The lower level may also be explained by the mitigating effect of staff behavior (PSS: NICU staff behavior subscale mean 1.03 on a scale of 1–5, where a lower score means favorable staff behavior). However, lower levels of staff behaviors may also be explained by giving of a socially desirable response to the questions on staff behaviors, as the interviews were conducted by one of the staff nurses.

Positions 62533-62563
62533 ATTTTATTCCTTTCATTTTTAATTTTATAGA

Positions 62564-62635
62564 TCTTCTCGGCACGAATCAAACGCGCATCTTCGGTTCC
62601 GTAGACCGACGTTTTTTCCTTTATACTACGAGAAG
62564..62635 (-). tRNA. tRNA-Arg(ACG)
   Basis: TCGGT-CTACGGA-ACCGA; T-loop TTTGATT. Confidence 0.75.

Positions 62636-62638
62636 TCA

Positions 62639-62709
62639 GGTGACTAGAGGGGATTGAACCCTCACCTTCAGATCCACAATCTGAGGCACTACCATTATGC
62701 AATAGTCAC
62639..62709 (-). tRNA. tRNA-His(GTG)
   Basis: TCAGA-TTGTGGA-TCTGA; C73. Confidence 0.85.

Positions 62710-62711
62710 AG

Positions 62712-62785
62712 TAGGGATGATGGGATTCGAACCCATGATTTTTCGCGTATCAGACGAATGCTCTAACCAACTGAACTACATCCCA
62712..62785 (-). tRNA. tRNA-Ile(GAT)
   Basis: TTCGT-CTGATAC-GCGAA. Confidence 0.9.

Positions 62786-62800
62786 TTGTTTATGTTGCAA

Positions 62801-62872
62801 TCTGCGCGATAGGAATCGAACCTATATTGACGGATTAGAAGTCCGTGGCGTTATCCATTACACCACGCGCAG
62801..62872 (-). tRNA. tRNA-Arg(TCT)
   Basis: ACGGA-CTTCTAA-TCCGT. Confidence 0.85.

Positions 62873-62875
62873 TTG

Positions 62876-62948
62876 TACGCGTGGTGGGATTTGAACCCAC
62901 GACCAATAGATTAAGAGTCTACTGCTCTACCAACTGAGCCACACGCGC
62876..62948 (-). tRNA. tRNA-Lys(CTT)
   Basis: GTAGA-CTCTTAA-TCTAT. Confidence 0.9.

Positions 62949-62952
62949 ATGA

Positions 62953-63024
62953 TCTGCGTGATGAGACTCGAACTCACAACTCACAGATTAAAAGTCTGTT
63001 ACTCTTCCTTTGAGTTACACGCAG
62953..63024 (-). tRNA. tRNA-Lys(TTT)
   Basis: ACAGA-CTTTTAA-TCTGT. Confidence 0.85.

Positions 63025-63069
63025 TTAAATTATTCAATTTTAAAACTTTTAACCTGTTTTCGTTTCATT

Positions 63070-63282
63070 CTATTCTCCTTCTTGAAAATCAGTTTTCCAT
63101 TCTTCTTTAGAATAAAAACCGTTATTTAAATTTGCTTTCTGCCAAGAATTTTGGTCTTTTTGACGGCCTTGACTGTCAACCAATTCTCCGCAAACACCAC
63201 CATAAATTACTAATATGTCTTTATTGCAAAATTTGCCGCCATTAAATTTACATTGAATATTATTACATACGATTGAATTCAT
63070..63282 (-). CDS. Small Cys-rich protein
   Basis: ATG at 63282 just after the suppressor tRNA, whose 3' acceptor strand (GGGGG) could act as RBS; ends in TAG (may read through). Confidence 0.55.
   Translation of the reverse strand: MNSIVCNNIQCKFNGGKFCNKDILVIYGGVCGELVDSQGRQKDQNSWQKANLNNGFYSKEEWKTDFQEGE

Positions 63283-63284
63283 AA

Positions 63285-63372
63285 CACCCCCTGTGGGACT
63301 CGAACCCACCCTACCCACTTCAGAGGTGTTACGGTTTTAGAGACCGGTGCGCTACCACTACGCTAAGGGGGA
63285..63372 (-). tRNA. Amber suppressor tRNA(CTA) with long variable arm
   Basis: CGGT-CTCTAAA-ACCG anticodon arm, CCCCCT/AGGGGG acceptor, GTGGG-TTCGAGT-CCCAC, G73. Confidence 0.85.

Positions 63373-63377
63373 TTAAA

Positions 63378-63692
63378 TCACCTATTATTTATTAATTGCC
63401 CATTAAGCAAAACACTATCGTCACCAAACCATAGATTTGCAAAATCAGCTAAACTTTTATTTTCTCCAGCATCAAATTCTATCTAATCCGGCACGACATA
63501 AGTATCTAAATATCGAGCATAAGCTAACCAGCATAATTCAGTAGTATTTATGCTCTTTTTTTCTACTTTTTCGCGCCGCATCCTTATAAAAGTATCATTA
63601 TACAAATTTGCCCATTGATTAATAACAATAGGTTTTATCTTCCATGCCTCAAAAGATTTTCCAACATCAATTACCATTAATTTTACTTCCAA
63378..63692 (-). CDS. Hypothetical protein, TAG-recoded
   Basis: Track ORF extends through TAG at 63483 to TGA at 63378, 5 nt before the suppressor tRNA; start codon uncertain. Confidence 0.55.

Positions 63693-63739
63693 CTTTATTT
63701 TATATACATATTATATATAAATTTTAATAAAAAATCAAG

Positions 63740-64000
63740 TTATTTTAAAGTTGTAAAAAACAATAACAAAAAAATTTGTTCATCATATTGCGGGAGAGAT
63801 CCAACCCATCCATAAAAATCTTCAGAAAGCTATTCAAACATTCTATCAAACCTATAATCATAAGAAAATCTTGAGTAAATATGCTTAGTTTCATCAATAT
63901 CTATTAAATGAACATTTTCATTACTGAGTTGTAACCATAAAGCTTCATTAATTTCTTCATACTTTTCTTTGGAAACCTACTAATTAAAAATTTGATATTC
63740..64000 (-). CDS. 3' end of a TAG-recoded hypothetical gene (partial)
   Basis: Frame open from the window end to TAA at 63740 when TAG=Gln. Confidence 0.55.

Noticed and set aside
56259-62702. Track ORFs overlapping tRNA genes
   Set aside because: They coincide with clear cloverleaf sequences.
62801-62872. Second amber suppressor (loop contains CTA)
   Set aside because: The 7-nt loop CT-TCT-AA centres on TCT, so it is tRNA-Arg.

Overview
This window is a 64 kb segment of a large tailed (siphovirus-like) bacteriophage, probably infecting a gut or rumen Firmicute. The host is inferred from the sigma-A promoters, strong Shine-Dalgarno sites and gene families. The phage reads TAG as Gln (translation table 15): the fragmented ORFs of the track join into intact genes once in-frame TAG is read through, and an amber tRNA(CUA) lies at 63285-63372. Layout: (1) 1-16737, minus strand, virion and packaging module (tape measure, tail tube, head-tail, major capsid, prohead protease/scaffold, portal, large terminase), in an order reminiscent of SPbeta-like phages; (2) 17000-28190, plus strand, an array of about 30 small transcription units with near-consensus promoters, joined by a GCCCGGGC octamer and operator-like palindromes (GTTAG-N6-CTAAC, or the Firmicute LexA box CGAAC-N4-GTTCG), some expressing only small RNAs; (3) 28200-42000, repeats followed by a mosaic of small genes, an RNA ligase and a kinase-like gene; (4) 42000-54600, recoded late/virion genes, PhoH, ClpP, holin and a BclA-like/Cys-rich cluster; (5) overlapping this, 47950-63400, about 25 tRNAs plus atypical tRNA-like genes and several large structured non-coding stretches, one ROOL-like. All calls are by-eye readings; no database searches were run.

Sights and sound of the NICU environment, followed by parental role alteration, were major sources of stress in our study. Consistent with these findings, 'tubes and equipment on or near my baby' (2.50) followed by 'presence of monitors and equipment' (2.46) were stressors with the maximum score on the PSS: NICU. The Ludhiana study  had found baby appearance, followed by parental role alteration, as the major sources of stress, and the Pondicherry study  had reported parental role alteration, followed by baby appearances, as the major sources of stress. While the major sources of stress may vary, the common thread in all three studies is the parental role alteration (the inability of the parent to care for the child, who is largely taken care of by the NICU nurse). So, remediation programs for parents should be designed keeping in mind the local demographic profile and predominant stressors in that environment but should always have a component that addresses parental role alteration.